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Vulvovaginitis (in Children)

  

Vulvovaginitis is inflammation or soreness of the skin in the vagina or surrounding vulva. It is more common in younger girls.


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Introduction

Vulvovaginitis can occur along a spectrum.

Mild vulvovaginitis can occur very commonly, a child may have several episodes, and in most cases can be managed using simple steps.

Sometimes there can be local skin infection, e.g. Group A streptococcal infection, however this is rarer in younger girls as the non-oestrogenised hymen protects the vagina.

N.B. Vulvovaginitis can occur for a variety of reasons, many of which are unconcerning, however if you have any concerns around the child’s safety or safeguarding then you must discuss this via your normal protocols (on call Paediatric Consultant in working hours, Paediatric Registrar OOH)

History

Important things to clarify in the history; these questions can also be directed to the child in an age-appropriate way.

  • Duration of symptoms
  • Clarify the symptoms: is it itching, burning, dysuria / soreness when passing urine, bleeding, etc.
  • Is there any bleeding or discharge?
  • Any history of trauma?
  • Any other perianal symptoms ?( e.g. nocturnal itching)
  • Any other household members with symptoms?
  • Any changes to toiletries / laundry products?
  • Any other skin changes? E.g. eczema or psoriatic type changes
  • Is the child potty-trained? Do they wipe their own bottom / privates when they go to the toilet?

In adolescents it may be appropriate to ask about sexual history and to discuss  safe sex  with signposting to your local GUM services.

Examination

Inspection is usually sufficient, but should only take place with the consent of the child.

There may be vulval or peri-vulval erythema, excoriation, or possibly some discharge.

Discharge may be associated with a foreign body.

Poor perineal / peri-anal hygiene may be seen, and this is a common cause.

With consent, the perianal area should also be inspected. Possible signs may include peri-anal excoriation, or the presence of threadworms (more likely in an evening / OOH examination).

Differential Diagnosis
  • Poor hygiene (if the area is wet or dirty for a protracted length of time this can cause irritation, or if there is contamination of the vulval area if a child wipes front-to-back instead of back-to-front)
  • Irritant dermatitis secondary to use of toiletries / bubble baths / laundry products
  • Infection (Streptococcal, candida, or threadworms travelling from the anus causing itching and local irritation)
  • Foreign body
  • Consider safeguarding differentials; e.g. child sexual abuse, physical abuse, or neglect.
  • Vulvovaginitis is a differential in “recurrent UTI”. (A child might complain of pain while passing urine, but they often lack the vocabulary to explain exactly where the pain is. Rather than true dysuria they may be describing the symptoms from urine passing over an inflamed area of skin. In these instances a urine dipstick showing leucocytes alone may be due to contamination from the skin, and it would be prudent to await urine culture before giving antibiotic treatment)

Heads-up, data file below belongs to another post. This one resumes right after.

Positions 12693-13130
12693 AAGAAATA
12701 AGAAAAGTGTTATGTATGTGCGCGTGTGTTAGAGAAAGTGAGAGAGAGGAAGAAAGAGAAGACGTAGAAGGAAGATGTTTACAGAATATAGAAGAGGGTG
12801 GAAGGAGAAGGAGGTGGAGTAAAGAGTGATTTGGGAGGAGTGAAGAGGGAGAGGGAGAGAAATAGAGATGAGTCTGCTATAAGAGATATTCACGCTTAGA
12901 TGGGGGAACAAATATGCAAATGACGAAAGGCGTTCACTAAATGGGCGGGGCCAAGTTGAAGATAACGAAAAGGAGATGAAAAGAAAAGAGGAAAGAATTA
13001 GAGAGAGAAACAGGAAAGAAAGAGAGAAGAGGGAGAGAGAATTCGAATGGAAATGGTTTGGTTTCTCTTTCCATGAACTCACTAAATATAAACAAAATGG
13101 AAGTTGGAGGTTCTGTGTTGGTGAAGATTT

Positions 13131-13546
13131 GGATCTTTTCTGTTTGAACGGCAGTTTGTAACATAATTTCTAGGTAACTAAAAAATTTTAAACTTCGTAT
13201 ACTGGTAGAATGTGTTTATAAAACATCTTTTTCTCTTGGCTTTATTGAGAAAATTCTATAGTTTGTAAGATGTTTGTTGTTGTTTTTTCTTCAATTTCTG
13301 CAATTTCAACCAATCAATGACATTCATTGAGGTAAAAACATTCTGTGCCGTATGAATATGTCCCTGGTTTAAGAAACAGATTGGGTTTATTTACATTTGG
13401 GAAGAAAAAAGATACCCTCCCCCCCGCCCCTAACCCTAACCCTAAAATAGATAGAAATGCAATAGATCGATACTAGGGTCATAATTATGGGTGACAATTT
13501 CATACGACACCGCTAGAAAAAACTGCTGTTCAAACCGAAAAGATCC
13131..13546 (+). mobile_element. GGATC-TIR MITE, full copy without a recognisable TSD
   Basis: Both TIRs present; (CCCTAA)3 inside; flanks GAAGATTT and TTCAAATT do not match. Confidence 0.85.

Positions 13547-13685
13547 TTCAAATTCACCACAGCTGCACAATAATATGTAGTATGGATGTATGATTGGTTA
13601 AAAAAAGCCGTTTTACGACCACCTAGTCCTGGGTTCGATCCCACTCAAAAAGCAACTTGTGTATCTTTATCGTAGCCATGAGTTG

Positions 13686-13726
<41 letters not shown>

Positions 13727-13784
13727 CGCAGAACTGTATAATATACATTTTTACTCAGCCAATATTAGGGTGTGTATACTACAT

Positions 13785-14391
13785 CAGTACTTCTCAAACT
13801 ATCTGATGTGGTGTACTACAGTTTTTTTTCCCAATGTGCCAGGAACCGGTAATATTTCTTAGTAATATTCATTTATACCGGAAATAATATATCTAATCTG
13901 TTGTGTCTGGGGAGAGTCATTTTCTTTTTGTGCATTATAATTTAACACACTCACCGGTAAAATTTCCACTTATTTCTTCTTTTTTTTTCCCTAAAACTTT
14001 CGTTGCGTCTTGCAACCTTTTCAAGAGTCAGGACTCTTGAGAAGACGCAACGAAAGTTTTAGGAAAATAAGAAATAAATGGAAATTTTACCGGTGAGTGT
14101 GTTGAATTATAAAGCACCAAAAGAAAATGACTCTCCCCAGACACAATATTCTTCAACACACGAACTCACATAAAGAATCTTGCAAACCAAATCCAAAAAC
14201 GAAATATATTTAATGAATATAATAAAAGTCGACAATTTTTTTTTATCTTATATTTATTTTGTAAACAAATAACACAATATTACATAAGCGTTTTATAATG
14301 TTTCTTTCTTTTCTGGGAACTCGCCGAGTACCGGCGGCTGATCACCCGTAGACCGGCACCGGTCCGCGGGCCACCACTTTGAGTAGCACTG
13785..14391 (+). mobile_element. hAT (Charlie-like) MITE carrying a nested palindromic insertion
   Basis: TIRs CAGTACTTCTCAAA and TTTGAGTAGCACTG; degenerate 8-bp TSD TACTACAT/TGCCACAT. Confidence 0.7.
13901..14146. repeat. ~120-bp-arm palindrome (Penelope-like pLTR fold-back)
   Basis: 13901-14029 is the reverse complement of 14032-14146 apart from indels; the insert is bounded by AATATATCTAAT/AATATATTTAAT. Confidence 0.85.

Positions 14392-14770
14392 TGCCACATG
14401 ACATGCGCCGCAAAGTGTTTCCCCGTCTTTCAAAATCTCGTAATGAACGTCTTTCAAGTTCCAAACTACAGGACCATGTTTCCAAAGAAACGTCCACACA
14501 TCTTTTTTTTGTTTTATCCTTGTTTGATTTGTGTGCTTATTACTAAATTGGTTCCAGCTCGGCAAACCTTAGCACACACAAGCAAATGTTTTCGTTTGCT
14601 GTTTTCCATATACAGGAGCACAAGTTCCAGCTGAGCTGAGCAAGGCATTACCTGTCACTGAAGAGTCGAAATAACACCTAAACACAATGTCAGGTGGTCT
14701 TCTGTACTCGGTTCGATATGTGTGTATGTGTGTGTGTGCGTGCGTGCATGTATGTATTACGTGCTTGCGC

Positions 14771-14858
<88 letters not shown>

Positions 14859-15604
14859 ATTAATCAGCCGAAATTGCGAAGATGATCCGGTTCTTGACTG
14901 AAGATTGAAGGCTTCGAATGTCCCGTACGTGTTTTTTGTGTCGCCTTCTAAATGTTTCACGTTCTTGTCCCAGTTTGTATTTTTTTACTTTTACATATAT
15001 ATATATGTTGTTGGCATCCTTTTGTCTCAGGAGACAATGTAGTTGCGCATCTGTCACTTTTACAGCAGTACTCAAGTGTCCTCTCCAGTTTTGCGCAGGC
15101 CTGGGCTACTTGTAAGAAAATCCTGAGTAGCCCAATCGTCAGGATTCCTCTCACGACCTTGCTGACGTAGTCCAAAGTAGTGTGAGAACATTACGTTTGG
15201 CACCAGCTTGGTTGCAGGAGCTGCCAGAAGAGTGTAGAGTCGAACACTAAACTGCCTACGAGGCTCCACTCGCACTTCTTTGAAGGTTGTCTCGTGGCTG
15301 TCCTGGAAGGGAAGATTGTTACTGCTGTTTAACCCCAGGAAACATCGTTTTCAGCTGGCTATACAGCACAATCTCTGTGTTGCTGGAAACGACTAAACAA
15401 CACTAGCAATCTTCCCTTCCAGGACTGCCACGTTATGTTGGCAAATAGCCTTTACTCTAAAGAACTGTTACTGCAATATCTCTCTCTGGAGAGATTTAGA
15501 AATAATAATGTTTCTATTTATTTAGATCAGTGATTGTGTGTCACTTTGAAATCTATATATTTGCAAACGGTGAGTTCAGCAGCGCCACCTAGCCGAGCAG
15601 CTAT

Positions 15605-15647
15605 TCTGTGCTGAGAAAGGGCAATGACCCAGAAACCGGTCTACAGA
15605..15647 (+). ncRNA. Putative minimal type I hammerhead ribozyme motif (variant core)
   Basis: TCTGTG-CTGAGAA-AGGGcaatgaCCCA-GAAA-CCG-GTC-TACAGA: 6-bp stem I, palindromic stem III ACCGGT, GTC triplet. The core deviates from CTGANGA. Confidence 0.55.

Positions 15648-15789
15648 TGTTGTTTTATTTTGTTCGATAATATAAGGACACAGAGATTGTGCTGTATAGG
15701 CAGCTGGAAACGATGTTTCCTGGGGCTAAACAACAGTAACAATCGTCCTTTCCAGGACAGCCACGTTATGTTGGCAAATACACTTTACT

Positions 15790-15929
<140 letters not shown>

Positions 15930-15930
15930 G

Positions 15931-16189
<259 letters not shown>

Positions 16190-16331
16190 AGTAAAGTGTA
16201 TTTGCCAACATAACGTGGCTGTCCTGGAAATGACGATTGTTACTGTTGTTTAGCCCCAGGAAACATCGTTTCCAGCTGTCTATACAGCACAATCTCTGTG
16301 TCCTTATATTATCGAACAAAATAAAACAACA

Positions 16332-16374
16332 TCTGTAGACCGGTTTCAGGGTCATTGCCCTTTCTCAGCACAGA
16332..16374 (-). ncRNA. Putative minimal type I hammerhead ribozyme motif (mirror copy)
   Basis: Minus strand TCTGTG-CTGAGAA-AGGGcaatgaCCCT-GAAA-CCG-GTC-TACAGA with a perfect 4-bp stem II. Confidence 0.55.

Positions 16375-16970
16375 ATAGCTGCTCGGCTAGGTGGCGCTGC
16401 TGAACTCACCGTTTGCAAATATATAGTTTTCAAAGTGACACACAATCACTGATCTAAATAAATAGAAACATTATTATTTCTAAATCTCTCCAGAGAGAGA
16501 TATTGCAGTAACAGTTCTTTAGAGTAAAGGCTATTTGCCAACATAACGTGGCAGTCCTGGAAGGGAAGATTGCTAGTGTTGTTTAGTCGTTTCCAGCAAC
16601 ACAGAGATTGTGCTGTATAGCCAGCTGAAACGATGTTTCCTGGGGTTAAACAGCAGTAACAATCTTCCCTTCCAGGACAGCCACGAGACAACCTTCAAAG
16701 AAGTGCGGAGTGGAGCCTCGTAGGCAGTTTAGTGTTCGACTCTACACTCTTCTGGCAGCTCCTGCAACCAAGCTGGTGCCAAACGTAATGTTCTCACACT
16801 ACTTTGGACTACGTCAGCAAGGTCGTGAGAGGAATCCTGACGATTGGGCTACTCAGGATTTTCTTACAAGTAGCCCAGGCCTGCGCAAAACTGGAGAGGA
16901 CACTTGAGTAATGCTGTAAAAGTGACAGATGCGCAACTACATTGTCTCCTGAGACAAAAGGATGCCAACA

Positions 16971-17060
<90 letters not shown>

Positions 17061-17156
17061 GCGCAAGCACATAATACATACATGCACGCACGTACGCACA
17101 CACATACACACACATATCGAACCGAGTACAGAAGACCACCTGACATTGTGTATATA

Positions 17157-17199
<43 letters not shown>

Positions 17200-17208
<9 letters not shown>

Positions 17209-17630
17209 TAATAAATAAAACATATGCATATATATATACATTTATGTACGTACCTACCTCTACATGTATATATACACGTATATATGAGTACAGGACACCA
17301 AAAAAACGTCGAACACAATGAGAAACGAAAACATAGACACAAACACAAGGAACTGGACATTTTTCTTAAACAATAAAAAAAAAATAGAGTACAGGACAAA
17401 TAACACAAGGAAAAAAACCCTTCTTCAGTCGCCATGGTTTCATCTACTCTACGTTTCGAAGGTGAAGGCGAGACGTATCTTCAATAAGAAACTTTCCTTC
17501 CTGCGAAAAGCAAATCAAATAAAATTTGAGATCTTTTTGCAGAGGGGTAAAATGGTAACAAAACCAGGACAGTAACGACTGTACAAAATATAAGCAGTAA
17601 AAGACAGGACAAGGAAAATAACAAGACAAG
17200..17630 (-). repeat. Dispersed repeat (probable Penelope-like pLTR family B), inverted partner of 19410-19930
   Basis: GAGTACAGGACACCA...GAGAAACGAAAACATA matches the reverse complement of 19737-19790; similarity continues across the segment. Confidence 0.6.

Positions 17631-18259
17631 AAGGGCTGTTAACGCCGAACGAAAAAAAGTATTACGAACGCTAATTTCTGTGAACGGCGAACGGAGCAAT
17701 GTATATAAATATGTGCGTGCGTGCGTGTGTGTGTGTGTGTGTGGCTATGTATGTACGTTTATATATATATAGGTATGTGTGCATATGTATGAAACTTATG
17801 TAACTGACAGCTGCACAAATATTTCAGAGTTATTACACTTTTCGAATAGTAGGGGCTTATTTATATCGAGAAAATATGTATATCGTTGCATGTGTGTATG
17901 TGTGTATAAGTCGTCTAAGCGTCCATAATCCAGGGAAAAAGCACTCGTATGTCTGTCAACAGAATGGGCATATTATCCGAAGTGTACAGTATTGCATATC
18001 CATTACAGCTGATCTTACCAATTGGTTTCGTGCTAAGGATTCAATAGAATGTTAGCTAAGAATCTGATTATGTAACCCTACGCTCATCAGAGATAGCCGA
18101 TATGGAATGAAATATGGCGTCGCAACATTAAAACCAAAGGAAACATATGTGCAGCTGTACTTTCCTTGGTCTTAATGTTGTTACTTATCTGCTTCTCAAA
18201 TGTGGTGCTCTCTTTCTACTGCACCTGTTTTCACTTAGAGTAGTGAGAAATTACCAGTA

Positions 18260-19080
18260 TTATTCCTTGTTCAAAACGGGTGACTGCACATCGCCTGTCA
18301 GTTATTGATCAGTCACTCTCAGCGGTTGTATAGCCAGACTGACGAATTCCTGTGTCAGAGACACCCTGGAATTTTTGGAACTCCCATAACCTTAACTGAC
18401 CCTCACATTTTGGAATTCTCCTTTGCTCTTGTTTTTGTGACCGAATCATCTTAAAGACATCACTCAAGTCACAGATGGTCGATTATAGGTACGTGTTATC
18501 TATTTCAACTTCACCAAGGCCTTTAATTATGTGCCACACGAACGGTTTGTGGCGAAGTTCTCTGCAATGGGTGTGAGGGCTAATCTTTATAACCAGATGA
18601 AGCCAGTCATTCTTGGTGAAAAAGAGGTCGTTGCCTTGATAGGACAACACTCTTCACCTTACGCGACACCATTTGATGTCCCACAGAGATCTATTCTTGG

Management / Investigations

Simple management is often most effective.

Advice on hygiene and symptomatic relief can be useful. Most children don’t need to use soap or bubble-baths for washing, and non-biological laundry powders should be used on their clothes with no fabric softeners.

Children may need supervision or help with their toileting and hygiene; wiping after a wee or poo should be from front-to-back. Some girls may need to rinse with water and then dry after having a poo or a wee.

Ideally, girls should not wear pants or knickers to sleep in. This will allow better airflow around the area and prevent dampness. Soft, breathable fabrics can be helpful for clothes.

Girls can continue all their usual hobbies and activities, e.g. swimming, but may need some extra help to ensure they are dried completely before re-dressing. Some girls can be allergic to the chlorine in swimming pool water, but a thorough shower afterwards can often help with this.

Barrier creams (eg nappy rash creams, or soft paraffin) can be helpful to prevent urine passing over the inflamed skin.

The shape of the pre-pubescent vagina / vulva can cause urine to pool and then come out later on, which may irritate skin.

Some girls may benefit from sitting backwards on the toilet (i.e. facing the cistern) to help urine drain more easily.

If there is any evidence of threadworms then the whole house should be treated, according to local formulary.

Hand hygiene advice, including keeping nails short and clean, should be offered.

Swabs are often not helpful, but if there are persistent symptoms despite hygiene advice then treatment of infection with appropriate anti-microbial could be trialled.

Persistent symptoms including discharge may be indicative of a foreign body, and further investigation may be required.

If there are any safeguarding concerns then these need to be escalated appropriately as per local protocol.

 

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